The smart prosthetic arm is a wearable design concept that integrates AI and smart technology into the construction of a prosthetic limb. While some prosthetic arms take on the appearance of an actual limb to create a look consistent with the user’s body and skin tone, Lihovski’s design embraces the technology of it all. The robotic aspect also helps normalize the use of prosthetic limbs in common areas. Conceptualized in optical white and slate black, a digital interface wraps around the elbow crease of the prosthetic arm that functions as the smart hub of the prosthetic limb.

6. The C-knee

A design company has come up with a medical design solution to help children with injuries such as damaged menisci and other leg injuries that can affect the knees, especially during the recovery process. The C-knee is a device that the child can wear when recovering from a fracture, sprain or other injury. It is designed like the usual leg brace that athletes wear but with mesh padding to accommodate the knee area. I guess it’s something kids will wear after the cast comes off and doctors and parents need to keep a close eye on their knees.

7. Mae

Mae is an inhaler that incorporates electronics to ensure that a user gets the exact dosage they need. It also includes a screen that guides them through the process so they don’t have to worry about forgetting a step. The most important part, however, is that it is driven by the person’s natural breathing cycle. They don’t have to make sure they time everything perfectly. They just need to inhale, and the electronics detect this and administer the dose as needed. You’ll still have to hold your breath afterwards, but there’s now an on-screen timer for your convenience.

8. Decibel hearing aids



Connecting with people can be easier with Decibel Hearing Enhancers. The tiny device features hearing technology designed in a form you won’t be ashamed to wear. It’s not just an ordinary hearing aid or medical device. People may even confuse this with an earpiece. Conventional hearing aids are usually hidden or associated with disabilities or aging. With decibels, such social stigma can be removed. But even if you have a hearing problem, you have nothing to be ashamed of, especially since the Decibels Hearing Enhancers are designed with a more modern and sleek look.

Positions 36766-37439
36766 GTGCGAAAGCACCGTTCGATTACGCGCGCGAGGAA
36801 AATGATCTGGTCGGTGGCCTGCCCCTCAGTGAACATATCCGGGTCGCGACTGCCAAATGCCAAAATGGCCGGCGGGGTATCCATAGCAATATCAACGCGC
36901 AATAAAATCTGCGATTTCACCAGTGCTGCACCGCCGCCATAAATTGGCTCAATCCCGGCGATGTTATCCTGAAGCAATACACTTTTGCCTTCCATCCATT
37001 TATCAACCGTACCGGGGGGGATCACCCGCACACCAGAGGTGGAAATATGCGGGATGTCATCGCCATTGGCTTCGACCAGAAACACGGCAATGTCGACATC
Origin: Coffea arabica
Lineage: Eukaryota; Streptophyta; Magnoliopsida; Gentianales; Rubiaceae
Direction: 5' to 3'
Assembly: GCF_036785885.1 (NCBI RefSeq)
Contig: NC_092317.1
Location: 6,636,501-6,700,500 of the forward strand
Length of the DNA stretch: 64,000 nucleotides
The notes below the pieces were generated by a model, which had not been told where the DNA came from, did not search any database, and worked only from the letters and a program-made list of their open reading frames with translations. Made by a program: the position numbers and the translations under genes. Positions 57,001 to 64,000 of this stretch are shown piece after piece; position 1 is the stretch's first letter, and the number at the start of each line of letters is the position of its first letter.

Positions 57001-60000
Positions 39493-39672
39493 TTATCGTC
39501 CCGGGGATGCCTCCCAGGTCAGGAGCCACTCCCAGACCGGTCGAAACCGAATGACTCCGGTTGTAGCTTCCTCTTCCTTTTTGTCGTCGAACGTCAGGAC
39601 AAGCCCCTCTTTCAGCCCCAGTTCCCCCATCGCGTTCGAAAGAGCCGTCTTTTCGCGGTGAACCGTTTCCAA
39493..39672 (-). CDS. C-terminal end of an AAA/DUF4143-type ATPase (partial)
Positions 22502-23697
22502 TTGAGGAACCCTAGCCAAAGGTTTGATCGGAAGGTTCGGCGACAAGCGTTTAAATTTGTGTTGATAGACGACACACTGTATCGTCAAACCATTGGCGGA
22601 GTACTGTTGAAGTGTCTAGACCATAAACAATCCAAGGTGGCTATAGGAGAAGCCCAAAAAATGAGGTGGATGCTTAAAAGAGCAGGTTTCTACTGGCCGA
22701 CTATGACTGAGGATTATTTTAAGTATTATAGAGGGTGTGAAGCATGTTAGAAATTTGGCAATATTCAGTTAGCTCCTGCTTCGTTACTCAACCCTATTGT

9. Home breath analyzer

Most of the home medical devices we have are more functional and not design oriented. The important thing for most users is that it does what it’s supposed to do, whether that’s measuring blood pressure or taking your oxygen saturation level. But what if the design of the device actually contributes to how often the “patient” will use it, and if how often they use it is tied to early detection and diagnosis? This is the idea behind the concept of a home breath analysis device by designer Lucas Couto. Anyone who has cared for a patient at home, whether a family member or a professional, knows how difficult it can sometimes be to get them to use a device that is supposedly good for their health.

10. Fanny

Designer Abel Szabo focuses on the problem of wrist injuries to create a rehabilitation product that facilitates the user through the process of strengthening muscles and tissues. Nicknamed Fanny, this medical wrist rehabilitation aid is specially designed for people recovering from a nagging injury to their wrist or hand, or those who continue to suffer from the same injury due to negligence in the past. Abel is also looking to design a practical solution for people who develop tennis elbow or are at risk of developing it in the future due to the repetitive nature of their task.